Fox Trot Farm

Dorper/Katahdin Sheep, Lamb, Fresh Eggs, and HNYB Apiaries

Cicada emerging from its shell
Cicada emerging from its shell

What about that cicada chirping in the tree, and more insect miracles

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What is that big mysterious brown, empty bug shell sticking on the side of tree? Or, in this case, on the side of our pullet house? It’s a cicada!  Imagine my delight when I was cleaning cobwebs off the pullet house and found this recently emerged cicada resting on its shell. Can you see it here?

Cicada emerging from its shell

Cicada emerging from its shell

Here’s another shot from a different angle with different lighting:

Cicada emerging from its shell

Cicada emerging from its shell

This is truly one of nature’s miracles, and it’s a beauty! I’m not sure what species it is, but it’s not the one that appears in huge quantities every 13 or 17 years. Those aren’t green. If you want to learn more about cicadas, you can go to this website. It’s kinda fun, too…your cursor turns into a tiny cicada on this website.

These are big insects, and I imagine just one would make a nice meal for a bird, or a wasp.

Wait…a wasp? Yes! A cicada killer wasp! I just learned about the cicada killer wasp at the Journeyman Beekeeping course I took this year. I had no idea! Here’s a picture and then I’ll tell you about it. (I borrowed this picture from a blog that wasn’t copyrighted, although I’d love to see one of these in action and taking a picture myself.)

cicada killer wasp

I’ll tell you, there are so many bees and wasps out there that it’s not easy to tell what species one is when it flies by but, if you see this one toting a big cicada, then you’ll know exactly what it is now, right? It dwarfs the cicada…it’s huge in the world of wasps! It’s a good thing that these wasps aren’t aggressive or defensive of their dens. (Just don’t try to pick one up because the females deliver a painful sting.) The males hang out around the opening of the dens, hoping to get lucky. They don’t have stingers, so no worries there.

Cicada killers live in tunnels in the ground, just one female per tunnel. She hunts till she finds a cicada, then stings it, paralyzing it, and then drags it on its back to her tunnel. She might capture two or more, and then she lays an egg in the tunnel. The larva that emerges feeds on the paralyzed cicada for the next 11 months or so, before it pupates into a wasp and emerges from the tunnel. You might imagine that  the timing of  this is perfect…it coincides with the emergence of the cicadas, which only live for about a month. Now is the time! So be on the lookout for the big cicada killer and wish her good luck on her hunt. Everybody has to eat!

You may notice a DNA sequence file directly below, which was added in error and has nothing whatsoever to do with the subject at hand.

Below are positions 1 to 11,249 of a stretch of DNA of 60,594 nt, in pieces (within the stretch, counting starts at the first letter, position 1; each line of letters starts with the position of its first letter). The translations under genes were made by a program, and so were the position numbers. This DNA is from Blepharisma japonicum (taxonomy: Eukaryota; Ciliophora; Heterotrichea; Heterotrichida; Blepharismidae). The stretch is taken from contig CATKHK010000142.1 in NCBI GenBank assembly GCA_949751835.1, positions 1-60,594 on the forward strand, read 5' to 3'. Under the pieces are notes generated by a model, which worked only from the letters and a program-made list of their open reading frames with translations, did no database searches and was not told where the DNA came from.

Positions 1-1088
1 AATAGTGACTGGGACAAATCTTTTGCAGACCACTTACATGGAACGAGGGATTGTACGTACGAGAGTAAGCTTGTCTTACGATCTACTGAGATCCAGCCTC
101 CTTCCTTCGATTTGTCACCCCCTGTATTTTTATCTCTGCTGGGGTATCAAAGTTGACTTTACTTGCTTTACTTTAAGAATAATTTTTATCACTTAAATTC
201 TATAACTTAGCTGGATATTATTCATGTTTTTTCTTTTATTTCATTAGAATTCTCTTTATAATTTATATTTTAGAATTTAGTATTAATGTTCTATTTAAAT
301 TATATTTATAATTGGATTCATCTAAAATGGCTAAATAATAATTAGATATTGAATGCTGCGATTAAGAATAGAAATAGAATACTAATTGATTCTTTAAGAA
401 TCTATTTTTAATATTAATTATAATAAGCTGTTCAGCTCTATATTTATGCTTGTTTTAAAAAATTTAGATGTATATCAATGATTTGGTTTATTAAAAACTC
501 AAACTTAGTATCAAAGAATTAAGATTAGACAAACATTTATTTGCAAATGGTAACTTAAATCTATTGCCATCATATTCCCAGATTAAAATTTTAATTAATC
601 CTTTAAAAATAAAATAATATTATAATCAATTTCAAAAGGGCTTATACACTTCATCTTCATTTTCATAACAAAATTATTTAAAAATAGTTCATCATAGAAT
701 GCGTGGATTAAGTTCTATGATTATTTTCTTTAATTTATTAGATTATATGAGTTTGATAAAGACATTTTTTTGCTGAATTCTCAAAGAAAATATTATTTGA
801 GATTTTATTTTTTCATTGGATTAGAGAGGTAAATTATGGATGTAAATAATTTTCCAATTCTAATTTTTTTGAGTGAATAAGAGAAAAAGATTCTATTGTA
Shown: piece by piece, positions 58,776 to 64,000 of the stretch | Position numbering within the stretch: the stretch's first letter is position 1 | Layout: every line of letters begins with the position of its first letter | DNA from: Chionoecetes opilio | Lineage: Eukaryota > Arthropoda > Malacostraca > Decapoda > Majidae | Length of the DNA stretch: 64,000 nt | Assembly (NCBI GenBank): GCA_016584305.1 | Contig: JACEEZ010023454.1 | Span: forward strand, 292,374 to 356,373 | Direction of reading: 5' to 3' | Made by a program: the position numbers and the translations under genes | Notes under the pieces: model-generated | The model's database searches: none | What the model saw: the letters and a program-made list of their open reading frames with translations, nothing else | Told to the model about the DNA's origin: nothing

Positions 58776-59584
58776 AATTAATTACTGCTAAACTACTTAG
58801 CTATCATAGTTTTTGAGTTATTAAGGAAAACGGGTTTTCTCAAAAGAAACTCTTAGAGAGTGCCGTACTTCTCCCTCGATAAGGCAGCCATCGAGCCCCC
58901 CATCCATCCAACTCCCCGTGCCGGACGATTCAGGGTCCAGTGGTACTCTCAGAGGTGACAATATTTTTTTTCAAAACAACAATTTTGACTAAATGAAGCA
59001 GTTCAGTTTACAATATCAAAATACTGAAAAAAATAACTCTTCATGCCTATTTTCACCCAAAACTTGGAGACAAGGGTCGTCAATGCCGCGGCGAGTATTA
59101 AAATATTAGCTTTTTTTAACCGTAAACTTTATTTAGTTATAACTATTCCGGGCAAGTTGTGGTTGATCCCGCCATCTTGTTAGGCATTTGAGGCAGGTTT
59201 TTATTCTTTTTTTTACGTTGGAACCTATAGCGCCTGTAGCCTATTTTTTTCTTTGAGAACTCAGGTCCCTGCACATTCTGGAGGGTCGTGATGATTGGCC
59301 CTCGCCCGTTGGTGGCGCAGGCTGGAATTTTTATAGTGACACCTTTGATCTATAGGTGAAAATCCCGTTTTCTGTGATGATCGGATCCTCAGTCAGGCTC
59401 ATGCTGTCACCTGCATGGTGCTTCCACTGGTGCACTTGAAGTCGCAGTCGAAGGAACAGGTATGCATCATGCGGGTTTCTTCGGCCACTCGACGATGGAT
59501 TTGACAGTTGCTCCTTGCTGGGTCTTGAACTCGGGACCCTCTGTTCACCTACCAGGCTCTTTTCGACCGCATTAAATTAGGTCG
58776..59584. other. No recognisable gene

Sunday during our market, we happened to see another little marvelous and beautiful insect, the red velvet ant. They crawl on the ground, so you’re more likely to see them hurrying across bare earth or, as in our case, across the gravel in the driveway, than in the grass. NEWSFLASH! These are NOT ants, they are wasps, and they are commonly called Cow Killers. They cannot kill a cow, but it’s said that their sting is so painful that it’s thought it COULD kill a cow. Here’s a picture of one of these beauties (with the photo attribute):

Adult female “cow killer,” Dasymutilla occidentalis occidentalis (Linnaeus), a velvet ant. Photograph by Lyle Buss, University of Florida.

cow killer ant

This is another species we learned about in our beekeeping class, and were told that their exoskeleton is so hard that if you step on one to try to kill it, it will survive and may even turn and run toward you to attack. It has no wings, so you have no trouble outrunning it, but I sure wouldn’t try to get one upset. I’ve enjoyed examining these closely over the years. You can get down close to look at them and they just mind their own business and hurry, purposefully, on their way. We have never had any of our cats or dogs bother them…they must instinctively know to keep paws-off. The red velvet ants you see scurrying on the ground are all females. The males have wings but not the bright coloring, so you won’t even notice them.

One really cool thing about this species of wasp is that the female lays her egg in the nest of other bees, such as bumble bees (and other native bees that nest in or on the ground), and then makes a hasty exit. The pupa emerges to feed on the pupa of the host bee, then makes a cocoon using the host’s body, and emerges fully developed in a few days. Wow! I hope you get to see one of these red velvet ants because they are just stunningly beautiful.

I don’t know if I’ve always been a bug nerd (I really think I have), but it sure has become more obvious since I’ve become a beekeeper. The more you know, the less afraid you are of these amazing creatures. You’re welcome for your lesson on wasps and cicadas! Now you know and won’t be afraid, right?

We have a nice big gravel drive so, when you come see us on Sunday afternoons, you might just see one of these beautiful red velvet ants, or a cicada emerging from its shell on the side of the goat barn or brooder house and, if we’re very lucky, watch a cicada killer gathering up a meal for her offspring.

We give a guided tour of the farm at 2:00 on Sunday afternoons, and our farm market is open from 1:00-5:00 for stocking up on fresh eggs, lamb, our raw honey, baked goods, soaps, and quilted and crafty things. Hang around a bit and you might just see some of nature’s magic!

EIEIO!
Deb

 

 

 

 

One Comment

  1. Thank you for the lesson ! Are the red velvet ants native to S. C. ? I’ve never heard of them before.

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